Most people today find it easy to be skeptical. How could we not be? We all know what it’s like to be let down. We’ve all experienced the pain of disappointment when things didn’t work out quite the way we thought. So, we tend to take everything we hear with a grain of salt. We hedge our bets so that we can keep from having our hopes destroyed. We tell ourselves that a little bit of skepticism can be a good thing. We don’t want to be naive. We don’t want others to take advantage of our gullibility. We don’t want to let our guard down only to get hurt again.
And yet, the problem arises when we take this same attitude of skepticism and apply it to faith. We can read the promises in the Bible with a mindset of skepticism that keeps them from feeling real. We can come into the church with an attitude of skepticism that keeps us from true community. It’s hard to trust God when you’re always expecting to be let down. It’s hard to get to know others more deeply when you always have your guard up. Either our skepticism and our faith will learn how to be compatible, or they can eventually become combustible.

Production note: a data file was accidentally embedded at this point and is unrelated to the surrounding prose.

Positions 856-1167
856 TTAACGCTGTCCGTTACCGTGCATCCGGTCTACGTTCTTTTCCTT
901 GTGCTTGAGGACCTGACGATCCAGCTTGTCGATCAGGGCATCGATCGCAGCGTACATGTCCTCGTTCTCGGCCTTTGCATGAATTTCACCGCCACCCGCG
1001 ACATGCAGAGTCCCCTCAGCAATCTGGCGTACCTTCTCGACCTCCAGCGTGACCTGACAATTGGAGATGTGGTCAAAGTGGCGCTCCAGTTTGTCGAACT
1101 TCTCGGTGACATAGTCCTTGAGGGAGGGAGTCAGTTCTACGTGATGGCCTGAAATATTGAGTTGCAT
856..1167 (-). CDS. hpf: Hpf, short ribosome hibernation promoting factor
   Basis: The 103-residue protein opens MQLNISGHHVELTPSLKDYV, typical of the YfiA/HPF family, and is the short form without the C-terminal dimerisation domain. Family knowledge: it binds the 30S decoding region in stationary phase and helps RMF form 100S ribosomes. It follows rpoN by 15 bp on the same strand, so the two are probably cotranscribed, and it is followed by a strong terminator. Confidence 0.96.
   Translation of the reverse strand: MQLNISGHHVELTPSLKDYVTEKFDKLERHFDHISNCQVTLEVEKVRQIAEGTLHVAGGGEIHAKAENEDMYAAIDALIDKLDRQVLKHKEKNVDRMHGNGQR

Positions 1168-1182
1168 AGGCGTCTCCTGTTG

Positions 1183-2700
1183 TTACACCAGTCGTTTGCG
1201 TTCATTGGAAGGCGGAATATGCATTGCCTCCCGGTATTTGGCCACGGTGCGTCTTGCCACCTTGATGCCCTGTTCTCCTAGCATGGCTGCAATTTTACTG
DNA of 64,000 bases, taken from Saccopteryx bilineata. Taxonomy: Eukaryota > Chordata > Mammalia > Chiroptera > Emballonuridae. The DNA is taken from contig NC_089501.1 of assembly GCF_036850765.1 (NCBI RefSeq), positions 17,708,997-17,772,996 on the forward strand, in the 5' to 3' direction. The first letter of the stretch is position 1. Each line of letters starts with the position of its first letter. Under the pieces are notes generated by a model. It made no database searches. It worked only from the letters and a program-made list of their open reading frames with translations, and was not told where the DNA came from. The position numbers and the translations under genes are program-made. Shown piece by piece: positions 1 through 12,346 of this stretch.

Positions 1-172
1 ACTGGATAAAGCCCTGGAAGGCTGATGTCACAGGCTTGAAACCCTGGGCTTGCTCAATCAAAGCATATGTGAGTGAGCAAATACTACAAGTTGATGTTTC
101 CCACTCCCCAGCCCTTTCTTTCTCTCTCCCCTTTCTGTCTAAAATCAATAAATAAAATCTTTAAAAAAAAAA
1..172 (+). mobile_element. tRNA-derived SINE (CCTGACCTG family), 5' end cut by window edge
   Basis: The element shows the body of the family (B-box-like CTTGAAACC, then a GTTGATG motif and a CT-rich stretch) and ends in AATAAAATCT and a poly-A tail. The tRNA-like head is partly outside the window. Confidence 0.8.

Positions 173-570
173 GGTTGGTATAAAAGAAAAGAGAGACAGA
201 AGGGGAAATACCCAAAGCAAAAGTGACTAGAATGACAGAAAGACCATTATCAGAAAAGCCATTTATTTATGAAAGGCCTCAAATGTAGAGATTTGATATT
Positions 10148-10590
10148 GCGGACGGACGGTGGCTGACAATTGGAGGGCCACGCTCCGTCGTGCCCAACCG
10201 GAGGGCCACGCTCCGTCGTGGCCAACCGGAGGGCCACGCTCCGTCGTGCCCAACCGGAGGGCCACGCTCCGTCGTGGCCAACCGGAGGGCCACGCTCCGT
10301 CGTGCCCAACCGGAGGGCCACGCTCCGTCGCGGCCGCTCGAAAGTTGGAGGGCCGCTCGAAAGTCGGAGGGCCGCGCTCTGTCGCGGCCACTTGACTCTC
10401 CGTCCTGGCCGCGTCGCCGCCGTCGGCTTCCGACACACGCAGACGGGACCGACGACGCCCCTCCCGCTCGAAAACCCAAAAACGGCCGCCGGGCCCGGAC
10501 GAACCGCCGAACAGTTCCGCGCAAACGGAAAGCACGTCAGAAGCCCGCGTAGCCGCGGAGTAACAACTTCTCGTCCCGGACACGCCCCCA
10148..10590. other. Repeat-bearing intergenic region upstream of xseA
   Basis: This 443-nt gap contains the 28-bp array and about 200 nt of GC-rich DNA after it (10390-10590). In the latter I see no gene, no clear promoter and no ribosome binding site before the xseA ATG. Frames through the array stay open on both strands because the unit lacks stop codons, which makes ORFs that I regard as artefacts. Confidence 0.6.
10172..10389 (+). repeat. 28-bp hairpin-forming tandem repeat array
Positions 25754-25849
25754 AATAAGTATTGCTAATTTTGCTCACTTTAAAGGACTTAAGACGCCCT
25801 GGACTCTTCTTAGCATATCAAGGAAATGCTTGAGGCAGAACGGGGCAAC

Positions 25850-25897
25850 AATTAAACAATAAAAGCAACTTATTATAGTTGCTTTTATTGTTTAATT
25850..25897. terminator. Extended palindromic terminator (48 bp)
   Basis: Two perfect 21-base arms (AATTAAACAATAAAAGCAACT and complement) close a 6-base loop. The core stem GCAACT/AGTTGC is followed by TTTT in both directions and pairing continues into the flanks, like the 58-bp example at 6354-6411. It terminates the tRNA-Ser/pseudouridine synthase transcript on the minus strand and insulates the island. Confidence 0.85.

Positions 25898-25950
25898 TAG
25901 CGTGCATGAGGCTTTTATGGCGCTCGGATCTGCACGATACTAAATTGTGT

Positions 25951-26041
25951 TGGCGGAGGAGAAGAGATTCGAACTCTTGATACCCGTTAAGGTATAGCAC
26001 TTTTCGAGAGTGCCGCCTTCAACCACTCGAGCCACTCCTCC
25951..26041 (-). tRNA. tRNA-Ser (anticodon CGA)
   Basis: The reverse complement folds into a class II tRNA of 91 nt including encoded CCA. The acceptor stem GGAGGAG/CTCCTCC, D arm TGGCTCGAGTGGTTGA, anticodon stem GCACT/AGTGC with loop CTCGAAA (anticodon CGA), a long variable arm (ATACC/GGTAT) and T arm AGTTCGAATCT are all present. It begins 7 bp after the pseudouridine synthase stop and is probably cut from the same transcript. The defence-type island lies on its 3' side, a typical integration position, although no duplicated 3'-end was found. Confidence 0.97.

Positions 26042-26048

As we approach the Easter season, we’re going to spend a few weeks looking at the Bible’s ultimate skeptic — the disciple known as “Doubting Thomas.” In the weeks leading up to the death, burial, and resurrection of Jesus, Thomas showed himself to be quite the skeptic. He had some trouble wrapping his mind around what God was up to. Looking at his doubts and disbeliefs can give us a window into our own skepticism. How do we balance faith and doubt? How can we let go of our skepticism and hold tight to our Savior? Perhaps we can see the answers to those questions a little differently once we see them through the eyes of the original skeptic.